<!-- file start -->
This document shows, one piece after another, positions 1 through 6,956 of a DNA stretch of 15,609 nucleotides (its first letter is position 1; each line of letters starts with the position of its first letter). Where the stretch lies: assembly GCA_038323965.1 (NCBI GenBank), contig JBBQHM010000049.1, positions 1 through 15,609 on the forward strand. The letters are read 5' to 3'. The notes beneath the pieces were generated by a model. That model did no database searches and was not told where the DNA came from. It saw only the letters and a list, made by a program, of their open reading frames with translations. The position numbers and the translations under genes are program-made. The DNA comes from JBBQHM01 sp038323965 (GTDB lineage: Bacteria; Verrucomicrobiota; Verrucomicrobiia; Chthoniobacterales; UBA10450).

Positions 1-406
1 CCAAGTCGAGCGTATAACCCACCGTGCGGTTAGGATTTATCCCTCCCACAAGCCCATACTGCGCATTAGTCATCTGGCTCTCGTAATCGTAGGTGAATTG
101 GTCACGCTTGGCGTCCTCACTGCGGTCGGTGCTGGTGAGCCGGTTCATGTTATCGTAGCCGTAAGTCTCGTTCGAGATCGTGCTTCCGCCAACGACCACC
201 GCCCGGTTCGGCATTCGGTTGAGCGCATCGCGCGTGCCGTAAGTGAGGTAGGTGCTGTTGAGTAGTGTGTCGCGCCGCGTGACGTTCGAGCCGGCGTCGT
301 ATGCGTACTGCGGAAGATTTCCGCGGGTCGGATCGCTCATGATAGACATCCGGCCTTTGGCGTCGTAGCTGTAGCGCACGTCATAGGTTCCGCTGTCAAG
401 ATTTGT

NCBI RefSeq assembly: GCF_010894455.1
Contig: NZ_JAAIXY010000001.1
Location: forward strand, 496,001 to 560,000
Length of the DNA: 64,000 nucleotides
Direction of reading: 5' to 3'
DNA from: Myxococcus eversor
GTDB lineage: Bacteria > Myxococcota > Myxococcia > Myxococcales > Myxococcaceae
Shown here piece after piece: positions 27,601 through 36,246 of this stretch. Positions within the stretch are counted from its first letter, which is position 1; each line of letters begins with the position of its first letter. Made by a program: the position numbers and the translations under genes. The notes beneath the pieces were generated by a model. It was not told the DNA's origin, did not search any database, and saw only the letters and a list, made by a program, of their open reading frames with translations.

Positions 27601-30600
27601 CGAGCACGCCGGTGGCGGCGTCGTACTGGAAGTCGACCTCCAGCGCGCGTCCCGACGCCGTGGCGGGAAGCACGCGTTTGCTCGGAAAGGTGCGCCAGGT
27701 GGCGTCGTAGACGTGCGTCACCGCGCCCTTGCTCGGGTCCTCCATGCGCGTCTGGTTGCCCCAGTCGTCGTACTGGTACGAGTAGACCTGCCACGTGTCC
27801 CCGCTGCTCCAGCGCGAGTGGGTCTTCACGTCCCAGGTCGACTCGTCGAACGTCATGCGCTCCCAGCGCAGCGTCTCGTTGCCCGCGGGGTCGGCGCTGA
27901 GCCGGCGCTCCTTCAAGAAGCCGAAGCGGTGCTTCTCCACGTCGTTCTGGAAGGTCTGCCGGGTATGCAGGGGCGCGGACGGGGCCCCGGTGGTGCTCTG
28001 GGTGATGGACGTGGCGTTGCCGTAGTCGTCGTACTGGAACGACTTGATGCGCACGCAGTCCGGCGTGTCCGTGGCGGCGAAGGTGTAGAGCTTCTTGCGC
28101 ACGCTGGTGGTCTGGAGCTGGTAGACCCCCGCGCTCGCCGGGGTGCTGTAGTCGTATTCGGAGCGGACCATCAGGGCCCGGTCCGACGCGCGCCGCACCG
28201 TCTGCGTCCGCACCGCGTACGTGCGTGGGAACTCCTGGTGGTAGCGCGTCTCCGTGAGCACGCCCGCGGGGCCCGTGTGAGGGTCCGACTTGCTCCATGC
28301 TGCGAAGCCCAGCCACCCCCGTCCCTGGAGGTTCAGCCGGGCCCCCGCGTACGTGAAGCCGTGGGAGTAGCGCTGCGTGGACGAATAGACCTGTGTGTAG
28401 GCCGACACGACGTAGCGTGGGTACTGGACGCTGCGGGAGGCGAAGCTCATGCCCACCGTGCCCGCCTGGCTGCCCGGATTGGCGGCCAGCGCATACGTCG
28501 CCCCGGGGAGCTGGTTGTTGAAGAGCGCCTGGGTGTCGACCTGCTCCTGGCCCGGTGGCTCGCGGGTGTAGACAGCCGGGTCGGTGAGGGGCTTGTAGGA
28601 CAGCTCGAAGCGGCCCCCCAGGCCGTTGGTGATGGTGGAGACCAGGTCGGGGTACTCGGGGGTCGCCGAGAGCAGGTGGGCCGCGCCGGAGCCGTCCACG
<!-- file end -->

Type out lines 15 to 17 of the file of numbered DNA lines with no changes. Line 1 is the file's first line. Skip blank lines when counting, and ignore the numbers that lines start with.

Shown here piece after piece: positions 27,601 through 36,246 of this stretch. Positions within the stretch are counted from its first letter, which is position 1; each line of letters begins with the position of its first letter. Made by a program: the position numbers and the translations under genes. The notes beneath the pieces were generated by a model. It was not told the DNA's origin, did not search any database, and saw only the letters and a list, made by a program, of their open reading frames with translations.

Positions 27601-30600
27601 CGAGCACGCCGGTGGCGGCGTCGTACTGGAAGTCGACCTCCAGCGCGCGTCCCGACGCCGTGGCGGGAAGCACGCGTTTGCTCGGAAAGGTGCGCCAGGT